Half empty or half full?

Once again, the U.S. housing market was either half empty or half full depending on your point of view. Existing home sales slipped to 3,780,000 (annualized) in December, down 1.0% from November and 6.2% YoY.

Total existing home sales in 2023 came to 4,090,000, “the lowest level since 1995,” says NAR. Meanwhile, the annual median price hit an all-time high of $389,800. That’s the bad news; now the good news,

At 664,000 (annualized) in December, new home sales were up 8.0% from November and up 4.4% YoY. The 2023 median price was $427,400, down 6.6% YoY—and heading in the right direction. December landed at $413,200, down 13.8% from $479,500 in Dec 2022.

New home sales are holding up for a couple of reasons. First, you can hardly find an existing home to buy; the supply for for-sale inventory is 3.2 months, barely half of the six-month supply that indicates a balance between supply and demand.

Second, production builders are propping sales up with a variety of incentives, including rate buydowns that make it possible to get a mortgage at 5% or even less. That may speak volumes to what we can expect once the Federal funds rate drops and interest rates come down.

In the meantime, new home construction is doing better than expected—as long as your expectations are low enough. Multifamily starts finished 2023 at 468,600, down 14.4% YoY. Single-family starts came in at 944,500, down 6.0% from 2022. But the year ended on a high note, with annualized starts cracking the 1.0 million mark in both November and December.

Total housing starts in 2023 were 1,413,100. That’s down 9.0% YoY but ahead of nearly all analysts’ forecasts. Plus, Q4 2023 GDP just came in at +3.3%. We’re still trying.

Canada was a mixed bag, too, but Canada has a bigger affordability problem than the U.S. According to the Canadian Real Estate Association, the average price of all homes listed in its MLS has fallen nearly 20% from its peak, $816,646 in Feb 2022. But the current average is still $657,145 ($488,423 USD).

Home sales as reported by the Canadian Real Estate Association fell 11.1% in 2023 but closed the year on a positive note, jumping 8.7% from November to December. CREA senior economist Shaun Cathcart warns that it’s probably not a good idea to read too much into the December sales spike.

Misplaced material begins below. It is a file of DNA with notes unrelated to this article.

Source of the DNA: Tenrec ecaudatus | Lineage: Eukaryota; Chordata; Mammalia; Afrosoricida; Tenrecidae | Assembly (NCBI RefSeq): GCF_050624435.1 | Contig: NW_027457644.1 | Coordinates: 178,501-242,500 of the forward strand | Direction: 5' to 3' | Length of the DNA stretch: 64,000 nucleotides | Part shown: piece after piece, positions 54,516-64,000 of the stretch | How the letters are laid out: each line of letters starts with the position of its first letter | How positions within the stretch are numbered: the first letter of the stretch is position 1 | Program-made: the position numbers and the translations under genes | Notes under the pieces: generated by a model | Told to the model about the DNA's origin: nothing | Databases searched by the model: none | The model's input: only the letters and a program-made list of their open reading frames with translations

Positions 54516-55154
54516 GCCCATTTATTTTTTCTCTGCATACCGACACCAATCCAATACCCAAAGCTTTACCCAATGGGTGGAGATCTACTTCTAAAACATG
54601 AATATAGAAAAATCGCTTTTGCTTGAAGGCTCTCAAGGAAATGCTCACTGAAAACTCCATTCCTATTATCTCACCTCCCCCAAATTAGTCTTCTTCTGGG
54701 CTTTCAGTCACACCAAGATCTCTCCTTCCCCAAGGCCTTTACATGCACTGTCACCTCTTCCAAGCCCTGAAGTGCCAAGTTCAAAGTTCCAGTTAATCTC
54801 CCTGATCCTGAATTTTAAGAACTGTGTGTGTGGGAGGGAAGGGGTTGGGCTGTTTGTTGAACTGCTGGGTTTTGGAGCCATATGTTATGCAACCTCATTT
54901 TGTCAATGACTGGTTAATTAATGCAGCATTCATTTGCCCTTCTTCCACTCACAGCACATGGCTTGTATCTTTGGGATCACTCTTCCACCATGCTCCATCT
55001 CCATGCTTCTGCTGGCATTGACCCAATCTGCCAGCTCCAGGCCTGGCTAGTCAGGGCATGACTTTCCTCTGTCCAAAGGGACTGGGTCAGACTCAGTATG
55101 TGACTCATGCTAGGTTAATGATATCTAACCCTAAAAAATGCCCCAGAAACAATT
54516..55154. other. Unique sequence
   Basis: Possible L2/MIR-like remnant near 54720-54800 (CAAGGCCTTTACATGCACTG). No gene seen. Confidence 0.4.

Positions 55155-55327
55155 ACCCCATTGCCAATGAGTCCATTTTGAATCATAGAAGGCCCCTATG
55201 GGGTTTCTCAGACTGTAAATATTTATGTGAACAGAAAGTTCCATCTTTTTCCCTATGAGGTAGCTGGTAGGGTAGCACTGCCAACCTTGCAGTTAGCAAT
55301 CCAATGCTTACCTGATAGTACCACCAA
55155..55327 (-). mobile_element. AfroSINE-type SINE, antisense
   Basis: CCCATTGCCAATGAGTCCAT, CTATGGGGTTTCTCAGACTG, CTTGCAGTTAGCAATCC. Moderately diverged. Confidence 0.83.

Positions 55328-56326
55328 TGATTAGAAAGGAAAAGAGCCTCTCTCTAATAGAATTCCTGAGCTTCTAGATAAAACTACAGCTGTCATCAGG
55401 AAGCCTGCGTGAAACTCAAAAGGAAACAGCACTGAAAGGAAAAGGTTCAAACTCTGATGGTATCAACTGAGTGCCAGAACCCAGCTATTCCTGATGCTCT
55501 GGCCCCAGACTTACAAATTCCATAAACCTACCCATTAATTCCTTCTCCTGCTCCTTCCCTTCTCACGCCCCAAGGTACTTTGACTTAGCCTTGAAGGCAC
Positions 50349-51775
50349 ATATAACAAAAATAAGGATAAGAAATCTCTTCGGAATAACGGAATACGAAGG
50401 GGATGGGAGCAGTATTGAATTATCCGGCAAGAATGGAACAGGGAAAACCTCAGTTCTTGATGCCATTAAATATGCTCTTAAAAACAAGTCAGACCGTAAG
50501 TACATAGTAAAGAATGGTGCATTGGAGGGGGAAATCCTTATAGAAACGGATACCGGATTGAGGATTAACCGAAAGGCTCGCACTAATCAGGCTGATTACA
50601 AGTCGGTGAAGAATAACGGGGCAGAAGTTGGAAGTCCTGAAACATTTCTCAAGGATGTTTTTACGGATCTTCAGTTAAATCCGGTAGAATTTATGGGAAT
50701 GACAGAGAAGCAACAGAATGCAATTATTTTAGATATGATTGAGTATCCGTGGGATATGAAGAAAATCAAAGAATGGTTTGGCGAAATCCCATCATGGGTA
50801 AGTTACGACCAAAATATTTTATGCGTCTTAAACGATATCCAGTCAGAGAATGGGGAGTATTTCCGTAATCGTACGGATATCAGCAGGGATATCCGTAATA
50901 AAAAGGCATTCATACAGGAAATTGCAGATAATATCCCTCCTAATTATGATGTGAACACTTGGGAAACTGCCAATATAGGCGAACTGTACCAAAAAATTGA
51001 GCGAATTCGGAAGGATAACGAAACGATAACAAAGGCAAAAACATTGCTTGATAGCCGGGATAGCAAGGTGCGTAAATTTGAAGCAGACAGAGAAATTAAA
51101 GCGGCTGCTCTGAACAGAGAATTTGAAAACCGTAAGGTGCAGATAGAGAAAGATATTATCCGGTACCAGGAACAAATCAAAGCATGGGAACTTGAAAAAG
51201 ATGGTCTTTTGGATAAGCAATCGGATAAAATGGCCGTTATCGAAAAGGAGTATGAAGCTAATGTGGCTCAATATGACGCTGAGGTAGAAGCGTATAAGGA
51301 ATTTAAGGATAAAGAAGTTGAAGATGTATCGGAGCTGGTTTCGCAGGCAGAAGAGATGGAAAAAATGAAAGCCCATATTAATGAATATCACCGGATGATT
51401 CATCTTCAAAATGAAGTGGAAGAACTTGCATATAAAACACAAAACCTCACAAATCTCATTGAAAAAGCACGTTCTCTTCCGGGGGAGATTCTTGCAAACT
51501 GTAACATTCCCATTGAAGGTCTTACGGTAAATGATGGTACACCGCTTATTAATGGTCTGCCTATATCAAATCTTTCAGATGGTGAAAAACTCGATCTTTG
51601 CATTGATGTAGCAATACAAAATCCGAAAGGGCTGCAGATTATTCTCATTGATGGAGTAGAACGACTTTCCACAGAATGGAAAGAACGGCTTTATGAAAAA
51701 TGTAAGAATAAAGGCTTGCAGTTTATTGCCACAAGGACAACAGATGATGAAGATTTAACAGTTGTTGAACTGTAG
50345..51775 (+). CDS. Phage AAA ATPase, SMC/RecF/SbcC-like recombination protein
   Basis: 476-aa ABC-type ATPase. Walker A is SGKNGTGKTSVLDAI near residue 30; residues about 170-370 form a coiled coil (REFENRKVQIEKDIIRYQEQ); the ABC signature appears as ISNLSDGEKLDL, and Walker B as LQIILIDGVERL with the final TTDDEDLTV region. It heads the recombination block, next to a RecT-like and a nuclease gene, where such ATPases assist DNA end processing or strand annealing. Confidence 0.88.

Rather than a prelude to a recovery, he says, “it was more likely just some of the sellers and buyers that were holding onto unrealistic pricing expectations last fall finally coming together to get deals done before the end of the year.”

Like the U.S., Canada is struggling to build enough housing units to meet demand. Total housing starts in 2023 were down 8.2% according to CMHC, but that’s a little misleading: SFD starts were down 24.8% while multiples were down just 1.9%.

Price inflation since the COVID shutdowns has driven Canadian home buyers out of the single-family detached market in favor of more affordable townhouses and condos. But also like the U.S., Canada hasn’t been able to build enough new units to meet demand. CMHC says regulatory barriers are the primary culprit. It found a clear connection between the degree of land use regulation and the price-to-income ratio.

In both countries, the solution is the same: Build more houses. In mid-2023, John Burns Research & Consulting estimated that the U.S. needs 17 million new housing units by 2030 to catch up to population growth—i.e., roughly 2.4 million units per year if we start this year.

With a population equal to about 11% of the U.S., Canada needs 3.5 million new units by 2030 according to CMHC. That’s 5.0 million units per year in a country that averaged just south of 240,000 per year over the past five years.

It’s possible that many of today’s multigenerational and doubled-up households will stay that way and reduce the pressure somewhat. But it sure looks like we’re going to be able to count on strong pent-up demand for a long time to come.

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